Controversy as Deadline Approaches for New Jersey to Release People From Hospitals

Rob Wipond
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New Jersey must allow as many as 30% of its psychiatric patients out of incarceration in hospitals, because they do not need to be there and are being illegally detained, according to NJ.com. However, hospitals are balking and struggling to find lesser-restrictive accommodations.

The initiative resulted from a legal settlement in 2009 between the state government and a disability rights group, after it became clear that many people were being detained in hospitals who were not actually a danger to themselves or others. But the problems have continued and now the government has given hospitals a hard deadline to take action, reported NJ.com.

“By keeping individuals in the hospital when they no longer meet the commitment standard and there is an available housing option that has been assessed to meet their needs is a clear violation of their rights,” stated a government letter in February.

Mental health professionals claim there aren’t enough alternative places for the patients to go, and have described the plan as “irresponsible” and “reckless,” reported NJ.com.

Robert Davison of the Mental Health Association told NJ.com that, “This type of policy is more interested in the patients’ rights than their well-being, and that is fundamentally what is wrong with the system.”

N.J.’s deadline for releasing psych patients draws controversy (NJ.com, March 8, 2015)

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Rob Wipond
Rob Wipond is a Victoria, British Columbia-based freelance journalist who has been writing on mental health issues for fifteen years. His research has particularly focused on the interfaces between psychiatry, the justice system, and civil rights. His articles have been nominated for three Canadian National Magazine Awards, six Western Magazine Awards, and four Jack Webster Awards for journalism. He can be contacted through his website.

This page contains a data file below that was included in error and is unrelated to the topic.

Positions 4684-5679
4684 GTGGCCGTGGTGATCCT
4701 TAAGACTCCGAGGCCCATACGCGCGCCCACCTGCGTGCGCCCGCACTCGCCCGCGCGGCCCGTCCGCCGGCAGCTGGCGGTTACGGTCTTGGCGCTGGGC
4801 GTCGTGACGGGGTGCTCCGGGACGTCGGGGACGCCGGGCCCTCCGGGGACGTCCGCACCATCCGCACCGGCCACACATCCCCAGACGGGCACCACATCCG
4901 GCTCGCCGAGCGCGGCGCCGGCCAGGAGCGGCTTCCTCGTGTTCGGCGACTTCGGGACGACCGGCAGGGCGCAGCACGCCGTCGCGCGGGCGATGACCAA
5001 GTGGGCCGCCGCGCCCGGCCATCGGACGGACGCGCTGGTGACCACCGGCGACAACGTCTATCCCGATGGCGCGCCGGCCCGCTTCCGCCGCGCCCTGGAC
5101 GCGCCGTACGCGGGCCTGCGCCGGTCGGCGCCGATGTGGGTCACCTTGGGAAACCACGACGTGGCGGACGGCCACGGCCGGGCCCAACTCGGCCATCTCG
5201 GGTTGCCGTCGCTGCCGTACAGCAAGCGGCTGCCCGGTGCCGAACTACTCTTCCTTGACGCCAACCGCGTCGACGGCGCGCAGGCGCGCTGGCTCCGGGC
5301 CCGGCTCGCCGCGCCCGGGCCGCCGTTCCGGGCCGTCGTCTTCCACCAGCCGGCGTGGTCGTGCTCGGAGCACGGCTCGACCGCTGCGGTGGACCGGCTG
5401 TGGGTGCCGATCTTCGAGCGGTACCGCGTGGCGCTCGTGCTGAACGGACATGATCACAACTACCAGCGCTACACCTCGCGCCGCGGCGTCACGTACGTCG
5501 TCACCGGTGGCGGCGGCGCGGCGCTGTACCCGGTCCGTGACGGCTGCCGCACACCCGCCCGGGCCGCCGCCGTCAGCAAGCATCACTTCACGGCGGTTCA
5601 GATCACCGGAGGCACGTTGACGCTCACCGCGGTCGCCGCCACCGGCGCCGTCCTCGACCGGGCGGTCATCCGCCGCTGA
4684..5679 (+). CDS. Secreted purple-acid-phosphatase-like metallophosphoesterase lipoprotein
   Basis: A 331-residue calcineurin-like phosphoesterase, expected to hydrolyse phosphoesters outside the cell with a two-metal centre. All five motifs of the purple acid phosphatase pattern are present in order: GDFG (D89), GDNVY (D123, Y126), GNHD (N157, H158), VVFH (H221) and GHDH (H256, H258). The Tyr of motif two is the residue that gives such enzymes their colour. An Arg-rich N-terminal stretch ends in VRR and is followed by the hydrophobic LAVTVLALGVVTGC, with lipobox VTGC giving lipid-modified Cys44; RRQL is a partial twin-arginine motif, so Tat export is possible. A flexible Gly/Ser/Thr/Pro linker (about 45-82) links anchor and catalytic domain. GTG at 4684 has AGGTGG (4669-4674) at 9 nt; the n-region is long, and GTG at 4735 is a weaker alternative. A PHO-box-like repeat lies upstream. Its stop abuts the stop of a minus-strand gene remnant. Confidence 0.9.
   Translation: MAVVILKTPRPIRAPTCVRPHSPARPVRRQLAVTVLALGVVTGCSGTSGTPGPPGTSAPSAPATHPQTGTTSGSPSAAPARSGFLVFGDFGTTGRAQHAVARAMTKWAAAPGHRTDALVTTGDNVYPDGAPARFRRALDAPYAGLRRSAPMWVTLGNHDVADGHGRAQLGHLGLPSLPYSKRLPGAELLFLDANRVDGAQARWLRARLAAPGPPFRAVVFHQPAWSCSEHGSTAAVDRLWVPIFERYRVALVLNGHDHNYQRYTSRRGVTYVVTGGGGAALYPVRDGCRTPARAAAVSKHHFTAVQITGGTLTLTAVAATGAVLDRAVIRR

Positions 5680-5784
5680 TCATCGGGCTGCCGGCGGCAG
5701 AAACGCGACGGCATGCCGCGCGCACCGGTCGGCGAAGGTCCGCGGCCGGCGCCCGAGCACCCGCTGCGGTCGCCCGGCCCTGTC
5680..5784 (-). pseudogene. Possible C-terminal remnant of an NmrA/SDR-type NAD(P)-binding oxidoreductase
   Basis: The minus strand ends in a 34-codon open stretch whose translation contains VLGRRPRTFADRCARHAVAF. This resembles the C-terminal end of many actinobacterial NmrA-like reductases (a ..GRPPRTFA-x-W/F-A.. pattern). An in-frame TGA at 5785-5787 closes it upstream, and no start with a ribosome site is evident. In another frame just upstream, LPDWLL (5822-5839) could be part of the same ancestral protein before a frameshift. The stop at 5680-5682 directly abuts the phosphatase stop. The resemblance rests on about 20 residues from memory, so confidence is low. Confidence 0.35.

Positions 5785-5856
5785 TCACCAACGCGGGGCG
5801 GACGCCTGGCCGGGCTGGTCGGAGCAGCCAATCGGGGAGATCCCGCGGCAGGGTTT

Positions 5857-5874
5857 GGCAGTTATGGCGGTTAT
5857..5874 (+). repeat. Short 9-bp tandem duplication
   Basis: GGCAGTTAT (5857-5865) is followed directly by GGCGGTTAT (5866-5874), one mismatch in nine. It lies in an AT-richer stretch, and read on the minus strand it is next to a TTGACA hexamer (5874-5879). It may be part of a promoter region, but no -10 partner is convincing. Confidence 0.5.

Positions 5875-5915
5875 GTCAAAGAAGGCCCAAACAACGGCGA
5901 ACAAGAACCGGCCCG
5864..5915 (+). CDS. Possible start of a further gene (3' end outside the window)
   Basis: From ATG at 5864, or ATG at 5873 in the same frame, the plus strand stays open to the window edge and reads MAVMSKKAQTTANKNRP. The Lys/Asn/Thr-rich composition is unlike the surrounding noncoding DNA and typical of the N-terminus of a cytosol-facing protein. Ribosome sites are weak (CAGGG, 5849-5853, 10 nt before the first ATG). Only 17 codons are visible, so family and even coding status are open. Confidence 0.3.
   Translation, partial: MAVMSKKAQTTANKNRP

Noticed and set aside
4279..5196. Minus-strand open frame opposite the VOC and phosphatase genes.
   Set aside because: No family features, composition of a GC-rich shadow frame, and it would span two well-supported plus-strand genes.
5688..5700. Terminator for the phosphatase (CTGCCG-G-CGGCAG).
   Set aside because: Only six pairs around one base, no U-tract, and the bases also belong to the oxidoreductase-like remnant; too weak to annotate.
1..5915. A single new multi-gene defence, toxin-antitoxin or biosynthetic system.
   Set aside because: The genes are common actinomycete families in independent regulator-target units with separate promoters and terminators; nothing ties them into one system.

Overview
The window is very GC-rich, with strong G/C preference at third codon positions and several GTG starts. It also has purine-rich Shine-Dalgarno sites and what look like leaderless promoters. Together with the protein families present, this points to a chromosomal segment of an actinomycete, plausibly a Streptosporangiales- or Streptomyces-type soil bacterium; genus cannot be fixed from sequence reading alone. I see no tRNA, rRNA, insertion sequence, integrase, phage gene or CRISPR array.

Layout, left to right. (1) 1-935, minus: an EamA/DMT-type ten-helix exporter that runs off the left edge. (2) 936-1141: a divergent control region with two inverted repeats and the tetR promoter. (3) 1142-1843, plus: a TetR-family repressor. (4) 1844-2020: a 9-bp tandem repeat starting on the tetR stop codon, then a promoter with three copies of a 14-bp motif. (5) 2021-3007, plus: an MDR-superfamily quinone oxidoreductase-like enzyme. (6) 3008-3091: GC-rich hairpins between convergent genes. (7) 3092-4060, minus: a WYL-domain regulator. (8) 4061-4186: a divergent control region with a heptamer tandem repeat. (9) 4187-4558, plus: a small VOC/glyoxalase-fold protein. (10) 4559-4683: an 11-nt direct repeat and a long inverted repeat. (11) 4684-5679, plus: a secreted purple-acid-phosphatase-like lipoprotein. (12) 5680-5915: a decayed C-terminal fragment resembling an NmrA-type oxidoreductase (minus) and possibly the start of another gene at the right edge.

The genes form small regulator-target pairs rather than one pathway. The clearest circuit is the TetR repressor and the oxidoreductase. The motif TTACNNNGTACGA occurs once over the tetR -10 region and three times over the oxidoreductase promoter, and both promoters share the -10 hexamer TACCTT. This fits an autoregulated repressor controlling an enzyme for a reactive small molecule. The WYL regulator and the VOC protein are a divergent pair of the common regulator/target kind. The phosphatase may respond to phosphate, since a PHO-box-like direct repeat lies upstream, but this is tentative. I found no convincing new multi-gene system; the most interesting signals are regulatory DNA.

4 COMMENTS

  1. “However, hospitals are balking and struggling to find lesser-restrictive accommodations.”

    “By keeping individuals in the hospital when they no longer meet the commitment standard and there is an available housing option that has been assessed to meet their needs is a clear violation of their rights,”

    “Mental health professionals claim there aren’t enough alternative places for the patients to go, and have described the plan as “irresponsible” and “reckless,”

    Again – Guantanamo prison comes to mind. We know most of these people are innocent and held illegally without trial (and subjected to torture), we know many have been cleared for release and we won’t let them go because we don’t know where we should send them. The very same kind of excuse they give for not releasing the detainees from the “war on terror”. It’s despicable. Are these the same “mental health professionals” that would love to take part in MKUltra program or “experiments” in CIA black sites?

  2. The elephant in the room here is money. It’s total B.S. that the hospitals wont release them because of paternalism, but that’s the story the public is hearing. Take away half their funding and watch how quickly they let their former cash cow slaves go.

    • “A patient that spends a year at the psychiatric hospitals – Greystone Park in Parsippany, Ancora in Winslow and Trenton and Ann Klein Forensic Center in Ewing and Trenton — costs the state and federal government about $209,000 a year. ”

      Food and shelter wouldn’t run beyond 10,000 for sure. On the outside they only get 8,000 a year to live off of on SSI. Think of where 95% of those tax dollars are going to “care” for these people. 200k a year for a bed, drugs and some goons… amazing. It’s a welfare system that pays welfare payments to bottom-of-the-barrel doctors and healthcare workers to segregate the stigmatized. That’s the reality of it.

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